The Lexercise games are challenging! Why are the sounds and words so fast?

When children (and even adults!) play the Lexercise games for the first time they sometimes comment that the words and sounds are "too fast" or that they are "hard to understand".  Why would the words in these games, which are designed to improve language processing, be difficult to understand? 

The speech speed in the games may seem fast because we aren’t used to listening to isolated words out of context or formal definitions that we have to match to printed words.  Speech in real life is so fast that it is measured in milliseconds, but we aren't aware of that because, in real life, we almost always have A LOT of context to help us process.

When someone says, "I worked up a sweat!" we don't struggle to decide if they said, “sweator "swept”  because the context of the sentence makes that clear.  In the game Isolator and all the MatchStar games all the words and sounds are human speech, recorded by a professional in a sound lab, measured at a normal speaking rate, but--without a sentence context-- the words can definitely be hard to process. 

The Isolator and MatchStar games provide practice listening to the speech sound structure of words. Reading and spelling requires accurate processing of the internal sound structure of words.  For example, while sweat ends with a single consonant, /t/, swept ends with two consonants in rapid succession: /p/-/t/. Both words have 5 letters but sweat has 4 speech sounds (s-w-ea-t) while swept has 5 speech sounds (s-w-e-p-t). 

In the Descriptor game the definition is spoken in computerized speech.  We wanted to use computerized speech in one of the games to provide users some experience with it. Since the syntax of the definition helps the processing of the meaning, this game seemed like a good match for computerized speech.  But processing a definition in computerizes speech can be a listening challenge at first!  After all, when a child asks his mom, "What does 'sweat' mean?” she normally does not say,  "to excrete (perspiration, moisture, etc.) through the pores of the skin”!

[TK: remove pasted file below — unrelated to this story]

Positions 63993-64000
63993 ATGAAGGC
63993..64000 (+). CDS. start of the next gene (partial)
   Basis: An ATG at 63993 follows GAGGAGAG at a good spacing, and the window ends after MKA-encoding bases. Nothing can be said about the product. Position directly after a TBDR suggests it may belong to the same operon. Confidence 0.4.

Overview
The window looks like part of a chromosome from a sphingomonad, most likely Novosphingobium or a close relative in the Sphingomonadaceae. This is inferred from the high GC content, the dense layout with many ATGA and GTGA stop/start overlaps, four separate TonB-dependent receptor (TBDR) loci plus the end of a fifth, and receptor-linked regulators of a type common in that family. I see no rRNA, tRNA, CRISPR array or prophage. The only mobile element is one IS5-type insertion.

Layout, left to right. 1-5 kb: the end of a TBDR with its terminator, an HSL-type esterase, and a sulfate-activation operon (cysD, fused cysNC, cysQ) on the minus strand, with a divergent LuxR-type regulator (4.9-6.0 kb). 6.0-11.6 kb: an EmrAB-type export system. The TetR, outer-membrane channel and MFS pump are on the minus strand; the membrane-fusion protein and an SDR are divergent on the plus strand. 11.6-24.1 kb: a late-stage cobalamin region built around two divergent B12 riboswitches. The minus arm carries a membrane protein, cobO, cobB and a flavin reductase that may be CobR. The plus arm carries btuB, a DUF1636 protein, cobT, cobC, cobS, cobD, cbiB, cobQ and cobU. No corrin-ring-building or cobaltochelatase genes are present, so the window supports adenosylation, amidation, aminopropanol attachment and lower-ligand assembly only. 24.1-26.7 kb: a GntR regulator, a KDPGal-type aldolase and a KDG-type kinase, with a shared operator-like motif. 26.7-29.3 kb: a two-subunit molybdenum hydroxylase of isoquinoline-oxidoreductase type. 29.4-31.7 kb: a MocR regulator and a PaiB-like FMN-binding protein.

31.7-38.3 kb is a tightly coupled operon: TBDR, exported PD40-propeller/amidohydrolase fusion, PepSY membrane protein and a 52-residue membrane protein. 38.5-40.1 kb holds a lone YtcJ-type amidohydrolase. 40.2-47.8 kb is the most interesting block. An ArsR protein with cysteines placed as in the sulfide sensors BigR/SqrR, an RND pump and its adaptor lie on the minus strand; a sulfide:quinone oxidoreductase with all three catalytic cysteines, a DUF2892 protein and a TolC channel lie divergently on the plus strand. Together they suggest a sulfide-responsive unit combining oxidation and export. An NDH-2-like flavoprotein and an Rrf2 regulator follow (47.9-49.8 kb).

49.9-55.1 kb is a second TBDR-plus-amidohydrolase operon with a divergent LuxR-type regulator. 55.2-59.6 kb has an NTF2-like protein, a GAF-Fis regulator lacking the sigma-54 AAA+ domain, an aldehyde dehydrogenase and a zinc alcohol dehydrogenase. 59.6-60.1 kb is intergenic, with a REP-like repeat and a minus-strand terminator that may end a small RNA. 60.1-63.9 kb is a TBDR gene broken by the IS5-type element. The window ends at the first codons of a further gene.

Because there are so many context cues in everyday speech we may not notice when someone is having troubles with auditory processing. But we know from research that trouble processing sentences and phrases and/or words can disrupt the smooth development of reading and spelling.

The good news is, we know from neuroscience that frequent, structured practice connects the brain's literacy centers. Lexercise provides a systematic and cumulative way to improve brain processing for reading, spelling and writing. The explicit and orderly way that sound-letter pairs are introduced in Lexercise makes the structure of English words rational, while the intensive practice improves accuracy and speed of processing.

The words used in Lexercise are recorded in two formats:  conversational speech and clear speech.  The first presentation of a word in the game Isolator, for example, is spoken in conversational speech. If the player does not respond correctly, the second (and third) presentations are in clear speech. Clear speech is not slowed-up since slowing up the pronunciation of a word distorts the vowel; rather, clear speech is enunciated speech, with the low pressure consonants enunciated, so they are more audible.  Clear speech has been used successfully for years in deaf education and in teaching English as a second language. More recently, clear speech has been shown to help children with learning disabilities.

The Lexercise games are designed to be a listening challenge because research shows that processing skills improve faster when the task is challenging (Amitay, Irwin, & Moore, 2006; Linn & Bjork, 2006).  Of course, the challenge needs to be correctly adjusted for the individual. If it is TOO hard it will feel overwhelming. Usually, after several days of practice children (and adults, too) begin to improve their processing skills and find that listening is easier.  But, if the games are too hard, the Lexercise clinician can make adjustments that will help build a bridge to mastery.

Here is some ideas for what you might say to express admiration for the effort and hard work it takes to practice the games daily: Talking to Kids 

Complimenting effort and hard work has a powerful impact on task persistence.

Don't forget those headphones!



Amitay, S., Irwin, A., & Moore, D. R. (2006). Discrimination learning induced by training with identical stimuli. Nature Neuroscience, 9, 1446-1448.
Linn, M. C. and Bjork, R.A. (2006). The Science of Learning and the Learning of Science: Introducing Desirable Difficulties, The Association for Psychological Science: The Observer, Vol. 19 (3).




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